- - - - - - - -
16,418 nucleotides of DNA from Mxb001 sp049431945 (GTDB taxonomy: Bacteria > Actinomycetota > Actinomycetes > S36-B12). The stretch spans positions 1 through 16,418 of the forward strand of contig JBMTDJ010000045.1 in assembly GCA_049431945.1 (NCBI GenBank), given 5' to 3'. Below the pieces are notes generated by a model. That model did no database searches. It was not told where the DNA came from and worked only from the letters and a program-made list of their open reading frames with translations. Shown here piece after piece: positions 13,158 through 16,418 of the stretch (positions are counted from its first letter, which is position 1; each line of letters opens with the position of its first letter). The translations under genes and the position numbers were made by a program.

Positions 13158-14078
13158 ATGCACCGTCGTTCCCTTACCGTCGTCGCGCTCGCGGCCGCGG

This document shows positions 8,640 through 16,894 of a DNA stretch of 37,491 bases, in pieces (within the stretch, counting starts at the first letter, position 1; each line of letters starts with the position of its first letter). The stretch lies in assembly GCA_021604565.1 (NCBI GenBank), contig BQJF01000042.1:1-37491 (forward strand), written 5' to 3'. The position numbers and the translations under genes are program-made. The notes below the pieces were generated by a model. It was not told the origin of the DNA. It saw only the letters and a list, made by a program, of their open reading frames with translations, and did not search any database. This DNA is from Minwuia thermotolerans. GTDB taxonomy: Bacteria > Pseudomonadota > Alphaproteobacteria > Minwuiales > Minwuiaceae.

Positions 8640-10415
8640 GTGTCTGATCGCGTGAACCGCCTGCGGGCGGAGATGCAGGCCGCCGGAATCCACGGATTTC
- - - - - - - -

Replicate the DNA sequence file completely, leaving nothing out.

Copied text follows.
16,418 nucleotides of DNA from Mxb001 sp049431945 (GTDB taxonomy: Bacteria > Actinomycetota > Actinomycetes > S36-B12). The stretch spans positions 1 through 16,418 of the forward strand of contig JBMTDJ010000045.1 in assembly GCA_049431945.1 (NCBI GenBank), given 5' to 3'. Below the pieces are notes generated by a model. That model did no database searches. It was not told where the DNA came from and worked only from the letters and a program-made list of their open reading frames with translations. Shown here piece after piece: positions 13,158 through 16,418 of the stretch (positions are counted from its first letter, which is position 1; each line of letters opens with the position of its first letter). The translations under genes and the position numbers were made by a program.

Positions 13158-14078
13158 ATGCACCGTCGTTCCCTTACCGTCGTCGCGCTCGCGGCCGCGG

This document shows positions 8,640 through 16,894 of a DNA stretch of 37,491 bases, in pieces (within the stretch, counting starts at the first letter, position 1; each line of letters starts with the position of its first letter). The stretch lies in assembly GCA_021604565.1 (NCBI GenBank), contig BQJF01000042.1:1-37491 (forward strand), written 5' to 3'. The position numbers and the translations under genes are program-made. The notes below the pieces were generated by a model. It was not told the origin of the DNA. It saw only the letters and a list, made by a program, of their open reading frames with translations, and did not search any database. This DNA is from Minwuia thermotolerans. GTDB taxonomy: Bacteria > Pseudomonadota > Alphaproteobacteria > Minwuiales > Minwuiaceae.

Positions 8640-10415
8640 GTGTCTGATCGCGTGAACCGCCTGCGGGCGGAGATGCAGGCCGCCGGAATCCACGGATTTC